Foot and ankle injuries happen at work, too

We generally think of foot and ankle injuries as resulting from sports such as hiking, running or rock-climbing. But the workplace is a source of many injuries such as sprains, strains and fractures to the foot and ankle. Statistics show, by body part, feet are fifth in terms of compensation costs for workplace injuries.

In other words, a lot of people experience foot and ankle injuries in the workplace. There are over 120,000 foot-related injuries in the workplace every year in the U.S. According to the U.S. Bureau of Labor Statistics, 60,000 of these lead to lost work days.

Causes of foot and ankle injuries are numerous. Podiatrists know the primary factors contributing to these injuries, including:

  • stepping wrong on uneven ground
  • slips and falls, for example on a slippery or wet floor
  • impacts from falling objects
  • long periods of standing
  • fatigue caused by extended periods of walking
  • poor or uneven flooring
  • poor or inappropriate footwear.

Other factors that contribute to foot and ankle injuries, wherever they occur, are increased weight, bone diseases and aging. As the U.S. population ages, we can expect more foot injuries, including in the workplace.

Types of foot and ankle injuries in the workplace

Four out of five foot injuries in the workplace are the result of an object weighing less than 30 lb. hitting the foot. Although you might imagine falling objects being more common at a construction site than other locations, places such as warehouses, grocery stores and even offices are common sites of injuries. There are three broad categories for work-related foot injuries:

  • falling or rolling objects that cause cuts, punctures, sprains and crushed feet or toes
  • slips and falls leading to sprains, strains and fractures
  • chronic problems such as flat feet, bunions, corns and calluses caused by extended periods of standing.

Prevention is better than a cure

Workers and employers can do a lot to avoid foot injuries and all other types in the workplace. Most of these are common sense, but some might surprise you. The first point is that shoes or other footwear must fit right and feel comfortable. Although this seems a no-brainer, there are many people who wear uncomfortable shoes because they’re fashionable. High heels are notorious for causing pain and long-term injury to feet, legs and backs. Where wet floors are common—including in restaurants and catering facilities—non-slip soles are essential to help prevent falls.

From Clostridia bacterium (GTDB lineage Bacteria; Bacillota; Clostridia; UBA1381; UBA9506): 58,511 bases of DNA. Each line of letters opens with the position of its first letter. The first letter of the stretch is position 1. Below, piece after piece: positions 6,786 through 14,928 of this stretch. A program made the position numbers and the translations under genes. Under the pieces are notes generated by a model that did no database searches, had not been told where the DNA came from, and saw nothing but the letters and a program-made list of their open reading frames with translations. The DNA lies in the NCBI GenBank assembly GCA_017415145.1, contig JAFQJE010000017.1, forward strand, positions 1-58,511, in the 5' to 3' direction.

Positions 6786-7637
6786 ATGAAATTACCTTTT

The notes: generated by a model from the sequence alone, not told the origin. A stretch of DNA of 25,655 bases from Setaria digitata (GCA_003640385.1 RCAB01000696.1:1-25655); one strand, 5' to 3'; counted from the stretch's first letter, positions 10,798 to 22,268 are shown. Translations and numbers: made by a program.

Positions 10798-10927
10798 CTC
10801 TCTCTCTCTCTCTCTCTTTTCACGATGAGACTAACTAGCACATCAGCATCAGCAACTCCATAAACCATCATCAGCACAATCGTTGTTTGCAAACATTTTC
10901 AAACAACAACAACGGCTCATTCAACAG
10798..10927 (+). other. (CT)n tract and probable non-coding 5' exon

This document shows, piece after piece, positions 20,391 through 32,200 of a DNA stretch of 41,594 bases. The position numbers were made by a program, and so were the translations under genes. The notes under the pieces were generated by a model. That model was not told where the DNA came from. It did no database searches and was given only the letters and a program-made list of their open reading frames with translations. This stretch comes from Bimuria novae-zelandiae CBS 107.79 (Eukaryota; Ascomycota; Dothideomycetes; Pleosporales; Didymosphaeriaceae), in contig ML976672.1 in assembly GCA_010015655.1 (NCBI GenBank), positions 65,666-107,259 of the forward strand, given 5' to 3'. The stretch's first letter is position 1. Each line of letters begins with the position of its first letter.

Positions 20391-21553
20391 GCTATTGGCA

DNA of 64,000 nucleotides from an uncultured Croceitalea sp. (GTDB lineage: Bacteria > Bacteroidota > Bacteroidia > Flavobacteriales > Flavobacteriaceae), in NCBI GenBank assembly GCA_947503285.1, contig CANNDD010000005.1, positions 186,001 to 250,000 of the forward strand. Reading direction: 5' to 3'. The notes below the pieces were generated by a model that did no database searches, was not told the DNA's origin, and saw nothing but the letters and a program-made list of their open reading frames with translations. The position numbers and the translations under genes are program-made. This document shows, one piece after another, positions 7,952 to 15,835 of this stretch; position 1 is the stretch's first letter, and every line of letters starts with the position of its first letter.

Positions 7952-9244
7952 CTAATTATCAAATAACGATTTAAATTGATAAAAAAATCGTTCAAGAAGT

Workers who are outdoors in winter must have insulated footwear that is also waterproof or at least water-resistant. Wet feet are the cause of many foot injuries. In industrial worksites, workers should wear shoes or boots that provide the appropriate protection, such as puncture resistance and steel toes. Where chemicals or solvents are used, footwear should have synthetic stitching or compound materials that protect the wearer from harmful materials. Where electrical currents and high voltage are risks, shoes should have electrical hazard (EH) protection.

Workplaces can take a step forward in foot injury prevention by putting up signs where a floor is wet and by rotating employees regularly through jobs that require standing for extended periods. When designing a new or refurbished workplace consider cork, wood or rubber, where appropriate. These materials are more flexible than concrete and thus kinder to feet.

What can you do in your workplace?

In your workplace, you can watch for foot hazards such as bumps in the carpet, uneven or worn spots on tile floors, cracks in concrete and wet floors. Also look out for tripping hazards. These include objects out of place, wires or extension cords across halls or walkways, open drawers or spilled liquids. Call them out and fix them, if possible. A podiatrist in Park City can help fix foot and ankle injuries, but you can help avoid them in recreation and at work with some simple steps. Contact Heiden Orthopedics today for more information.

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